Nigeria’s foreign debt is projected to increase to approximately $51 billion, following President Bola Tinubu’s request to the Senate for approval to borrow an additional $7.8 billion and €100 million as part of his 2022-2024 borrowing plan.
Some financial analysts have disputed the official rationale behind the borrowing, suggesting that it is primarily intended as a short-term loan to address the country’s current balance of payments crisis.
As of June 2023, Nigeria’s foreign debt stood at $43.2 billion, with domestic debt reaching N54.1 trillion, resulting in a total public debt of N113.4 trillion. With the president’s request for additional borrowing, coupled with the depreciation of the naira, the total public debt is projected to reach N130 trillion.
In a letter addressed to the Senate on Wednesday, the President explained that the request was based on approval granted by the previous President Muhammadu Buhari-led administration, following a Federal Executive Council meeting in May 2023. Senate President Godswill Akpabio read Tinubu’s request during a plenary session.
Tinubu’s letter states: “The Senate should take note that the previous administration approved the 2022-2024 borrowing plan during the Federal Executive Council meeting on May 15, 2023. The projects encompass various sectors, with a particular focus on infrastructure, agriculture, health, education, water supply, security, employment, and financial management reforms, among others.
“The total funding required for the projects and programs under the borrowing plan is $7,864,508,559 in dollars and €100 million in euros, respectively. It is worth noting that, following the removal of fuel subsidies and their impact on the country’s economy, the African Development Bank (AfDB) and the World Bank Group (WBG) have expressed interest in supporting the country with $1 billion and $2 billion, respectively, to mitigate economic challenges, in addition to the Federal Executive Council’s approved 2022-2024 external borrowing plan.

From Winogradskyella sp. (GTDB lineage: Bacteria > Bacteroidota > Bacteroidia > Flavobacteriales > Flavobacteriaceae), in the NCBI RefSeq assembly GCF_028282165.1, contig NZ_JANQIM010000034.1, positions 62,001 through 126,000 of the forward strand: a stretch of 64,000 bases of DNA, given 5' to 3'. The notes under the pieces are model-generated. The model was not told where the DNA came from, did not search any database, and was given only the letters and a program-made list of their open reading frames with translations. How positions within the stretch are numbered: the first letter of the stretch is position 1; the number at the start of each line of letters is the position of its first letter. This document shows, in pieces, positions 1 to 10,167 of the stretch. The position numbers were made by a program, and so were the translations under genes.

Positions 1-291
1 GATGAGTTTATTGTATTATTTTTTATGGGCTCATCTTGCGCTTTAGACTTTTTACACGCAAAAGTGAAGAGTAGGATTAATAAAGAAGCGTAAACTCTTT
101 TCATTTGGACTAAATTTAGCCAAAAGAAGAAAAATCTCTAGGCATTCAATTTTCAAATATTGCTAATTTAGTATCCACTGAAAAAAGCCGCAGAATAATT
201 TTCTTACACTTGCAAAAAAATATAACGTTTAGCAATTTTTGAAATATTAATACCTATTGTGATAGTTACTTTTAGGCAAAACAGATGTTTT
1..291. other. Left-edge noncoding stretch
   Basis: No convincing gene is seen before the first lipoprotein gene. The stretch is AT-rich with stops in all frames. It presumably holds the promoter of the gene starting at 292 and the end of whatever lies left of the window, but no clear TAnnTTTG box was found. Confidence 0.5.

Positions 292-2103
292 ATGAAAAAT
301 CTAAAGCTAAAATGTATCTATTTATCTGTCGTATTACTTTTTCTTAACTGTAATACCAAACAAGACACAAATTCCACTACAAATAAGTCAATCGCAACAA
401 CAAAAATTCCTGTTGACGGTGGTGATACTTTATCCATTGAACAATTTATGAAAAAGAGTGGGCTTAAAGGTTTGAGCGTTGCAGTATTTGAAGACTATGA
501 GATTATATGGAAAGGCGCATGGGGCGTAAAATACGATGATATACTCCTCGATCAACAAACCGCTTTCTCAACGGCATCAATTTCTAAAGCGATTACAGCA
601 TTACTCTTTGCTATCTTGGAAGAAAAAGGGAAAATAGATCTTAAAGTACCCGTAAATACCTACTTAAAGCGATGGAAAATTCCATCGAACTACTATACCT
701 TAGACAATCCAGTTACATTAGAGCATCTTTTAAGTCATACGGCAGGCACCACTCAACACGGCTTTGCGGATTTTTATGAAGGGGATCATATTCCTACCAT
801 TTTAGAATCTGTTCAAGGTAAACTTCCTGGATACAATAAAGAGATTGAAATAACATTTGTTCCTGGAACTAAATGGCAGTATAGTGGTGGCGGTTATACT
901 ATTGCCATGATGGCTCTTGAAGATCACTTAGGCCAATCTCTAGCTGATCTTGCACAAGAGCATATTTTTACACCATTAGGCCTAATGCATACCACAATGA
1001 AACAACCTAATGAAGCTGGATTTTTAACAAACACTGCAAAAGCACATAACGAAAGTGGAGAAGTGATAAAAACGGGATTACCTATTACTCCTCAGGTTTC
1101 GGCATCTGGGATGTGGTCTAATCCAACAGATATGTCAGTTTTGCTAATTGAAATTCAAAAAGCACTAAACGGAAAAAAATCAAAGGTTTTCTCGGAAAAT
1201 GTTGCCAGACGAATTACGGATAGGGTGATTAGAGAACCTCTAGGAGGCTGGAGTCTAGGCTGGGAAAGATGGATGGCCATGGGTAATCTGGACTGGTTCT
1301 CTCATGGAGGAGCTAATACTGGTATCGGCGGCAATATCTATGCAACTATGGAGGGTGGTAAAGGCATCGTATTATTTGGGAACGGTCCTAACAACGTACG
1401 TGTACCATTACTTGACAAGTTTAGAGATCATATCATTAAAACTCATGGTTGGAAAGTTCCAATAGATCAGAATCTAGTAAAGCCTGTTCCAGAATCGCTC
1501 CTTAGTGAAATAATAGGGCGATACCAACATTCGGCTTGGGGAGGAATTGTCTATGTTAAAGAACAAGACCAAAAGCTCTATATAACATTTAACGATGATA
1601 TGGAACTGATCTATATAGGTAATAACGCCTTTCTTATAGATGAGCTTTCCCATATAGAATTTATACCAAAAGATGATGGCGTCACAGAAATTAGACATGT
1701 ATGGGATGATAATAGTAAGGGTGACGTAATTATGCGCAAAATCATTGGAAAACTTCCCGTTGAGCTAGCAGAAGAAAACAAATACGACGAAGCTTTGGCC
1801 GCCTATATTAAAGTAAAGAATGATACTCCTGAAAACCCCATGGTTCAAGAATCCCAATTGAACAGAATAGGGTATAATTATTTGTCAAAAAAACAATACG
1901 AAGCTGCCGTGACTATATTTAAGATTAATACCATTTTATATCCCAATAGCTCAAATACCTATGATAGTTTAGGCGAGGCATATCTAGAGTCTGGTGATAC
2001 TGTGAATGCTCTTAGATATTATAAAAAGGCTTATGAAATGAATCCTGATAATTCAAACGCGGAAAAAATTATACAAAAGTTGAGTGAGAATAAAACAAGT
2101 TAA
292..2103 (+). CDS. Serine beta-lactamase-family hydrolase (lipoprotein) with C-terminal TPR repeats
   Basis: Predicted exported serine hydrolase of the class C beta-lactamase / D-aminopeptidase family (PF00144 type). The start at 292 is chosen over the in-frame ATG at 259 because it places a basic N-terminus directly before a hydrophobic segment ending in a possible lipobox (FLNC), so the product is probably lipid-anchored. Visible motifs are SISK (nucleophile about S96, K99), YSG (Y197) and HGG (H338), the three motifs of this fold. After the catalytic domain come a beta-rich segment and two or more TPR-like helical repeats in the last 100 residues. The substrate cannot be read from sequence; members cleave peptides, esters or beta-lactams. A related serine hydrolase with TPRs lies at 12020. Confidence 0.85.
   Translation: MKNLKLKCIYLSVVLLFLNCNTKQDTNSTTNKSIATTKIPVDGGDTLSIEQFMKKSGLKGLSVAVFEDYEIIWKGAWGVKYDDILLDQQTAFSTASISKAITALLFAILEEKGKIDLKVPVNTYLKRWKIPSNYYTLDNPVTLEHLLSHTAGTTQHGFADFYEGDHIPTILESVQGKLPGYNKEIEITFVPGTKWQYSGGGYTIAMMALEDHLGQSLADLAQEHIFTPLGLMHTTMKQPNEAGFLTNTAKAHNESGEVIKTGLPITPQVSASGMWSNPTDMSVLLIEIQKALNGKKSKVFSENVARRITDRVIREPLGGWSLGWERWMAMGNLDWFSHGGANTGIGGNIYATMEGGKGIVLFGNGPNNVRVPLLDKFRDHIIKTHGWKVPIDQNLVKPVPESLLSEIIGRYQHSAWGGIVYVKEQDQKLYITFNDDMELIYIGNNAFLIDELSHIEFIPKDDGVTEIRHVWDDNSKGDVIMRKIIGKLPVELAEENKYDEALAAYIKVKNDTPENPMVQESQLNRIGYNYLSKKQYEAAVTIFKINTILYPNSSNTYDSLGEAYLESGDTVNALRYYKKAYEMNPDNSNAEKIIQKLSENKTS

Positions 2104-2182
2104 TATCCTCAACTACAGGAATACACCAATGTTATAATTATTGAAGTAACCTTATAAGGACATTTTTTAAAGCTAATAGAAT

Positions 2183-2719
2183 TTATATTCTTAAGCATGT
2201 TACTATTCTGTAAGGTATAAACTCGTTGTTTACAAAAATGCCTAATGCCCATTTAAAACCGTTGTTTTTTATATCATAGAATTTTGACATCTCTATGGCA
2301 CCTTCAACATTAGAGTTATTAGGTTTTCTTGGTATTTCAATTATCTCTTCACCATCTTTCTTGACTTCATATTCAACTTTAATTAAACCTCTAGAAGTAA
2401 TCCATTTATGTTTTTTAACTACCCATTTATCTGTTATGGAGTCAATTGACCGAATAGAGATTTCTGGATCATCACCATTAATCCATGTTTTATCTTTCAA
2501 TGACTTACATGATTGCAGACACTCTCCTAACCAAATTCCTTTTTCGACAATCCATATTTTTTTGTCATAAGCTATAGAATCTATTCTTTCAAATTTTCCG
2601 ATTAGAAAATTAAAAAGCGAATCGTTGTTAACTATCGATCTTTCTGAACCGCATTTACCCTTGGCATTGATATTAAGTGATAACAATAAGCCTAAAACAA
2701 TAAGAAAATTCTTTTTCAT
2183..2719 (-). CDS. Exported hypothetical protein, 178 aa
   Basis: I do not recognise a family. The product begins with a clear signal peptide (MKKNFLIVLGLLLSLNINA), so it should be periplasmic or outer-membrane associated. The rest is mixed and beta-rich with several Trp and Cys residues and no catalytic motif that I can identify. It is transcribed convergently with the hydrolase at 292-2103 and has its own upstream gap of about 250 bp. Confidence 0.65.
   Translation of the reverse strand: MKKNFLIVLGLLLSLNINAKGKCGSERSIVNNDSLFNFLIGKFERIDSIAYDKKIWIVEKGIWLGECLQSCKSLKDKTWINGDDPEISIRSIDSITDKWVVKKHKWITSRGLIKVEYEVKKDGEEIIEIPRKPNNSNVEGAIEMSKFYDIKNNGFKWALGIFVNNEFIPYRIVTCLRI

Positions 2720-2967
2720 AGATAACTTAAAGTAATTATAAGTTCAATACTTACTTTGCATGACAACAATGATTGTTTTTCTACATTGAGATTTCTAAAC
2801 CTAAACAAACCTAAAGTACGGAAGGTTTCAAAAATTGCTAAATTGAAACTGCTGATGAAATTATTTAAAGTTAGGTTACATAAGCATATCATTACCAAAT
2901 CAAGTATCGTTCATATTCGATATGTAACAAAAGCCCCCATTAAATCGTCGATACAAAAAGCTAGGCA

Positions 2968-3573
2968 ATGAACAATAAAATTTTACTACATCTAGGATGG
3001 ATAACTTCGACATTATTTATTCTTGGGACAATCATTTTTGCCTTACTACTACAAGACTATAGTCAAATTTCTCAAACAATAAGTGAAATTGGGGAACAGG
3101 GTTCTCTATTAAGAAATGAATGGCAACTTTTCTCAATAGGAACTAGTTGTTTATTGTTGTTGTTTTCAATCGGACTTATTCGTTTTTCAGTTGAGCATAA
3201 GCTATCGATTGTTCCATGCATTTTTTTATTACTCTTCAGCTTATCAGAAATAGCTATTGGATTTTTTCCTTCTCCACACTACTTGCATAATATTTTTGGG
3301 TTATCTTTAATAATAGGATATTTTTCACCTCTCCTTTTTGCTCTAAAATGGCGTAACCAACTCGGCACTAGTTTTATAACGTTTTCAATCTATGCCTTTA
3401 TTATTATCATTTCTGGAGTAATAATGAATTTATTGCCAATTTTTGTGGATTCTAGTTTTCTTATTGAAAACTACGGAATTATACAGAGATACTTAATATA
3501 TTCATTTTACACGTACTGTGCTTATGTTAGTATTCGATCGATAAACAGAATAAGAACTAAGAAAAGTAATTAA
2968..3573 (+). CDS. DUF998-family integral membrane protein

“As a result, the requested approval amounts to $7,864,508,559 in dollars and 1,000 million euros. I wish to emphasize that the projects and programs in the borrowing plan were selected based on positive technical and economic evaluations, as well as their expected contributions to the socio-economic development of the country. This includes generating employment, fostering skill acquisition, supporting the emergence of more entrepreneurs, reducing poverty, and ensuring food security to enhance the average Nigerian’s livelihood.
“These projects and programs will be implemented in all 36 states of the federation and the federal capital territory. Given the current economic challenges facing the country, it has become necessary to use external borrowing to bridge the financing gap, which will be directed towards critical infrastructure projects such as power, railways, and healthcare, among others.
“Considering the nature of these facilities and the urgency to restore normalcy to the country, I hereby request the Senate’s consideration and approval of the 2022-2024 external borrowing plan to enable the government to fulfill its responsibilities to Nigerians through prompt disbursement and efficient project implementation.”
Experts Worried Over Debt Profile
Meanwhile, some financial experts have expressed worry over the latest borrowing round the FG plans to execute.
Speaking to Vanguard on President Tinubu’s request for approval of an additional loan, David Adonri, analyst and Executive Vice Chairman at Highcap Securities Limited, said: “FGN has over-borrowed, and it is also in a debt trap.
“FGN requires new debt to finance the government and meet debt repayment obligations. The situation is even more complicated now that Nigerian Letters of Credit are no longer honoured. This means the economy requires an immediate bridging loan to address the current balance of payment crisis.